A green linecasting machine from the late 19th century
Square-base linecasting machine, made by the Linotype Company Ltd, Manchester, c.1892.
Science Museum Group Collection
© The Board of Trustees of the Science Museum
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Sheila Bhati

BBC software tester, Sheila Bhati, works with a team at Media City to improve the experience of BBC radio, music and podcast listeners.

She tests the software BBC listeners use on their smart speakers to tune in to their favourite shows and uses information about how listeners use the software to help her team fix problems and create new features.

Bhati uses curiosity and critical thinking in her job. She enjoys getting to the bottom of problems and working with her team to find solutions. She is using her experience to break down stereotypes about working with software and encourage students to think about a career in technology.

You can watch a film on gallery to find out more about Sheila Bhati and her work at the BBC.

Sheila Bhati


In our ‘Discover’ section, find out what it takes to make scientific discoveries possible. Curious thinkers, daring experimenters, careful testers and patient problem solvers—all sorts of people have shaped science in Manchester, including many influential women.

Isabel Hardwich

Isabel Hardwich was an electrical engineer and physicist who worked at Metropolitan Vickers in Trafford Park. After finishing her apprenticeship there in 1943, she joined the research team developing electron microscopes.

Hardwich campaigned tirelessly to encourage more women to follow careers in science and engineering. She challenged the widely held but inaccurate belief that they did not have the skills for these jobs. She also helped to set up the Manchester branch of the Women’s Engineering Society in 1942, becoming its president in 1961.

Dr Lisa Scullion

Dr Lisa Scullion is an applications manager at the Graphene Engineering Innovation Centre in Manchester.

She helped develop and test the idea of using graphene to enhance concrete. Her team found that adding a tiny amount of graphene to concrete makes it stronger.

If concrete is stronger, people designing buildings can use much less of it.

Dr Lisa Scullion
A block of concrete
Sample of concrete enhanced with 0.1% graphene.
Science Museum Group © The Board of Trustees of the Science Museum
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Kate Whyatt

Kate Whyatt is a development scientist at Waters. It is her job to create the mass spectrometers of the future.

Mass spectrometers are powerful machines that measure the mass of molecules in samples, to accurately work out the composition of various substances. This can help identify poisons, detect pollution, test drugs and diagnose illnesses, among other applications.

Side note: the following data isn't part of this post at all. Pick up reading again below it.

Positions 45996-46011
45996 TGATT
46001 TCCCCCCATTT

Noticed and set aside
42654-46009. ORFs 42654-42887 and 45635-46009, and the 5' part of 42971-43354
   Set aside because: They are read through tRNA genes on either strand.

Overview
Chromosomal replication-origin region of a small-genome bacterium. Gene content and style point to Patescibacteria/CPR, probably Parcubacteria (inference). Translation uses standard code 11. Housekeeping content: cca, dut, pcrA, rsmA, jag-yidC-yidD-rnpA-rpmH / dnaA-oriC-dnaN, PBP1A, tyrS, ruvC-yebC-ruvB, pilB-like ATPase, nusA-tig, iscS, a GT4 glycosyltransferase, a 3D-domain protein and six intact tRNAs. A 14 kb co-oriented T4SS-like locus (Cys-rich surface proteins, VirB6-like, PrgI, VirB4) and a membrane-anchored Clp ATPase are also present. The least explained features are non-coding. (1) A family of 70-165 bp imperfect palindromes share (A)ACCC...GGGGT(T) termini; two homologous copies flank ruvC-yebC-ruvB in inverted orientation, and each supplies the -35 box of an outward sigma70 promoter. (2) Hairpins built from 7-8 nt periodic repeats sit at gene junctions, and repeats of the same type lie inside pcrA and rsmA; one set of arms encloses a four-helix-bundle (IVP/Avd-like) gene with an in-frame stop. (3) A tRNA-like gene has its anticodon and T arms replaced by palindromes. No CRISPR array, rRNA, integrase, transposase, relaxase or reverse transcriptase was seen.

Whyatt uses problem-solving and logical thinking to improve technology. She leads a team of scientists who build prototype mass spectrometers and carry out experiments to test ideas for new machines.

She uses her experience as the first female in her role to encourage more women to take up careers in science.

Kate Whyatt
A mass spectrometer on display in a museum
Waters Acquity QDa mass spectrometer
Science Museum Group © The Board of Trustees of the Science Museum
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Today we still feel the impact of Manchester’s revolutionary transformation in the ways we live and work and in the global challenges we face. In our ‘Transform’ section, visitors can discover our most recently refreshed display and the different voices and perspectives it highlights – including those of influential women.

Margaret White Fishenden

Environmental scientist Margaret White Fishenden was born in Altrincham in 1889. Growing up to study and teach at the University of Manchester, she experienced the city’s ‘smoke nuisance’ first hand.

In 1916, Fishenden became head of the research team of Manchester Corporation’s Air Pollution Advisory Board where she investigated the efficiency of coal fires and finding ways to reduce Manchester’s air pollution.

Fishenden also did important research into air quality for factory and mill workers. Her work led to new rules which improved conditions for workers in Manchester’s textiles industry.

Sarah Parker Remond

Sarah Parker Remond was a trailblazing African American antislavery campaigner from Salem, Massachusetts. She gave her first public speech against slavery aged 16.

In 1859 Remond travelled to Britain to campaign against slavery and promote its abolition. On 14 September she spoke to a packed crowd in the centre of Manchester.